This week, our first place winner on the insightful side is an anonymous commenter responding to the claim that the Blurred Lines ruling isn’t a problem because lots of songs are not similar:
I’m not sure you understand.
Similar songs are what’s called a genre, because they all share basic similarities in structure, composition, and ‘feel’ or ‘groove’. You can instantly identify a rock and roll song from a jazz song because they have different similarities. Rock and roll was born out of a few different artists all riffing off each other and other styles to create something new. If making similar songs was illegal back then, rock and roll would have died in the 50s.
If it’s now illegal to create a new song that feels or sounds similar to another song, you’ve just made music genre’s illegal and automatically outlawed somewhere around 75% of all music on the market today because it all builds off songs, styles, and artists that came before them.
As an example, consider the I–V–vi–IV chord progression. It’s extremely common in a lot of songs but would likely now be illegal because it gives songs built off of it a similar feel. In fact several comedians have built routines off of this and other chord groupings.
Another famous example that comes to mind is Pachelbel’s Canon. Do you have any idea of the sheer amount of songs and music that are based off of or riff off of that work? It’s used in many works from artists as varied as Trans-Siberian Orchestra to Vitamin C.
TD isn’t spreading FUD, it’s actually pretty on point.
In second place, we’ve got another anonymous commenter with a thought on our post about Craigslist becoming the first victim of SESTA:
Mike, Craigslist was the 2nd victim. Common Sense was the first one.
Even if it actually did significantly harm Hollywood, would you rather have the major studios harmed or the victims of sex trafficking? Hell, there’s a fair argument that the activities of some of the studios is leading to some of the trafficking in the first place! I’d bet that the fallout from Weinstein’s activities have revealed some involvement in some way, at the very least.
For an issue that’s so regularly been based on emotional rather than factual arguments, it does seem like a strange tactic to try getting people to root for the major corporations here. I’d love to think it’s because they’ve finally realised that they’re being called out on how much it would harm actual victims if passed, but I’m not confident that’s actually getting said outside of sites like this.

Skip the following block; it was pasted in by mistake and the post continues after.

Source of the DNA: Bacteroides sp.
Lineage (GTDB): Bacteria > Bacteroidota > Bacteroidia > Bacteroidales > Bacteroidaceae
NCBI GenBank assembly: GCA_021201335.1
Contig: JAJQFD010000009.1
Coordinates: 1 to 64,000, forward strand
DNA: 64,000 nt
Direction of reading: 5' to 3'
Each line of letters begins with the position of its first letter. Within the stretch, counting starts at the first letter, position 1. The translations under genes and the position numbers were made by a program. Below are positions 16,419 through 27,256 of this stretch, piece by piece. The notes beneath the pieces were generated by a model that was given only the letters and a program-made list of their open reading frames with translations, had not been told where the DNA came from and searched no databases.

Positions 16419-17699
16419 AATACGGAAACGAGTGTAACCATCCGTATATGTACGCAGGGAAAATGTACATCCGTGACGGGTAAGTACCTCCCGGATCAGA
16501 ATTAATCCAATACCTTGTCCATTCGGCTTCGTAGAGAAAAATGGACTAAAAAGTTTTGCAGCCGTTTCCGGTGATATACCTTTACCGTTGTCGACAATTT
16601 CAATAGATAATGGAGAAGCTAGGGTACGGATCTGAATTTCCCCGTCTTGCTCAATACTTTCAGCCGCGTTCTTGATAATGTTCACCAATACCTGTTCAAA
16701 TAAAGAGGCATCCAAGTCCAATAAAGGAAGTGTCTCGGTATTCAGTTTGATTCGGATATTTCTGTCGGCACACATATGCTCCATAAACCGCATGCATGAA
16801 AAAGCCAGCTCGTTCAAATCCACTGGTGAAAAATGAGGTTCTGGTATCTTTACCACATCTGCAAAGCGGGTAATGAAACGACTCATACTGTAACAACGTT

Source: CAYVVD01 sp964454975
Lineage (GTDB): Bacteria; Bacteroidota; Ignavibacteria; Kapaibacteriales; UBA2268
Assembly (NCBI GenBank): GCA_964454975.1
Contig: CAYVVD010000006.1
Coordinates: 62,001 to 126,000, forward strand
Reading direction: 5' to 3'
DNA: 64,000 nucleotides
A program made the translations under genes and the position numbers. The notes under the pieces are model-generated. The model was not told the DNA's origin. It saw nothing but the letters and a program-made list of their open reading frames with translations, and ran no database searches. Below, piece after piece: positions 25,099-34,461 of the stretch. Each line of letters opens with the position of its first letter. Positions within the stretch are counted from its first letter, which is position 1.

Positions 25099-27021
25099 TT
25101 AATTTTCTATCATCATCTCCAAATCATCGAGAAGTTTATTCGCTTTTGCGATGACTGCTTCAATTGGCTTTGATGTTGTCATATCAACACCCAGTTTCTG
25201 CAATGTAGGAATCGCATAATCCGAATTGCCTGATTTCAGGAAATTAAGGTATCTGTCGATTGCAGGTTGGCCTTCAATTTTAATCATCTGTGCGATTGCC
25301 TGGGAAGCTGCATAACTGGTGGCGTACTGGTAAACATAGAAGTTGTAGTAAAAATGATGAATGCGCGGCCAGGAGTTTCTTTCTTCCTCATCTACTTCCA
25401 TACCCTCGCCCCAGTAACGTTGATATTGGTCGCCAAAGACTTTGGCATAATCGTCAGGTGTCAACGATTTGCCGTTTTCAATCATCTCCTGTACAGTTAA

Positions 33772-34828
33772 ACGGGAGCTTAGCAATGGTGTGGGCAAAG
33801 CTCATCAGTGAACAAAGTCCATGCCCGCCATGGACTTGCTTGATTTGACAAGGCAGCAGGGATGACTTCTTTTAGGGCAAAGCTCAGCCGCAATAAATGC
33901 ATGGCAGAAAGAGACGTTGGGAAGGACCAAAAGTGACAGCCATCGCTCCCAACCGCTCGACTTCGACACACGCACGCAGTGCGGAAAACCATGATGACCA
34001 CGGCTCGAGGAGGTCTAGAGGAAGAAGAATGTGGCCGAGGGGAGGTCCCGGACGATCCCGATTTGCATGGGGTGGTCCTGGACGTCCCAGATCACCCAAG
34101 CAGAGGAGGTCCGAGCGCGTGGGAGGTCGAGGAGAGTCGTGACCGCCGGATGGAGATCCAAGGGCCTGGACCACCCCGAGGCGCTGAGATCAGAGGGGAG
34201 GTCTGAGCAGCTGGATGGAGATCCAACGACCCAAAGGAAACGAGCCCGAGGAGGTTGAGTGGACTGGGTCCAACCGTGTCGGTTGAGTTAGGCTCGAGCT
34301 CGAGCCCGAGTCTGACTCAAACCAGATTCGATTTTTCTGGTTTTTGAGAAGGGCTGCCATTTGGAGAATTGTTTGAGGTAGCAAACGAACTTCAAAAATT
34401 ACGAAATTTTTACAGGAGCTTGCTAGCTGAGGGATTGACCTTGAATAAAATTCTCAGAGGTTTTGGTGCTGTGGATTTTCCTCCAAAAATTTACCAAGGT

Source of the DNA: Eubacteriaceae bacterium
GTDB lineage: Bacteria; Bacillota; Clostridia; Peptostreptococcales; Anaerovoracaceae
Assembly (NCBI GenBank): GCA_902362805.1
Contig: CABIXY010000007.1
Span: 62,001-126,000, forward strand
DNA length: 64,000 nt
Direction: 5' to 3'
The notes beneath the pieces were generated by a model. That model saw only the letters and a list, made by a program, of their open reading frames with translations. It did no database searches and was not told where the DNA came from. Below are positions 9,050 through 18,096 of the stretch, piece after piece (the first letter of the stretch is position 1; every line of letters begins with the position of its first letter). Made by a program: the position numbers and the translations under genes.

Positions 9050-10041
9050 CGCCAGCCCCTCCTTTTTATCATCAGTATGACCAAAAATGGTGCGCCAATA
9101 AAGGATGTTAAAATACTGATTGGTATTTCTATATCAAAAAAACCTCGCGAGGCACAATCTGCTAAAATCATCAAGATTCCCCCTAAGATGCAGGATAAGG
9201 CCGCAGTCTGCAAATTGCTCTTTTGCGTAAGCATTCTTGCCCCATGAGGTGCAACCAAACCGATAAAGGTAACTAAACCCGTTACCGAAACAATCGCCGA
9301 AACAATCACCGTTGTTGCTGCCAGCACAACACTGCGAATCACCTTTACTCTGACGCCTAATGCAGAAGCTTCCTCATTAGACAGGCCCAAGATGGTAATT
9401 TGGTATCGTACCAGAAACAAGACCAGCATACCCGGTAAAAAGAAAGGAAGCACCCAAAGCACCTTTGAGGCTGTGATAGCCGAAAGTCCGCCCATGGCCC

And finally, we’ve got a response from Daydream to the story that dominates things on the funny side, about the YouTuber who faces hate speech charges in Scotland for training his girlfriend’s dog to act like a nazi:
It seems to me that these prosecutors sending people to jail for teaching a dog politically incorrect tricks, are the real ones causing fear and stirring up hatred.
Why hasn’t the dog been charged?
Because he was just following orders.
In second place on the funny side, it’s ryuugami with another take on the prankster’s situation:
On the plus side
There’s no better way to annoy a girlfriend than having to spend a year in prison for doing something stupid.
Last but not least, we move away from that post for one more editor’s choice, which actually racked up precisely equal votes for both insightful and funny. It’s That One Guy with a bit of a script-flip on the idea of video games causing violence:
‘I reject your studies and substitute my self-rightousness’
Nah, I’ve saved several kingdoms, planets, even a galaxy or two, that’s plenty to ‘sooth the last pangs of conscience’ over killing digital people.
(Understanding the difference between fantasy and reality might help too, but I’m sure it’s of negligible importance in comparison.)
After all, if ending a digital ‘life’ is supposed to be something to feel guilty over, then saving one should more than make up for it, especially given the difference in scope.
That’s all for this week, folks!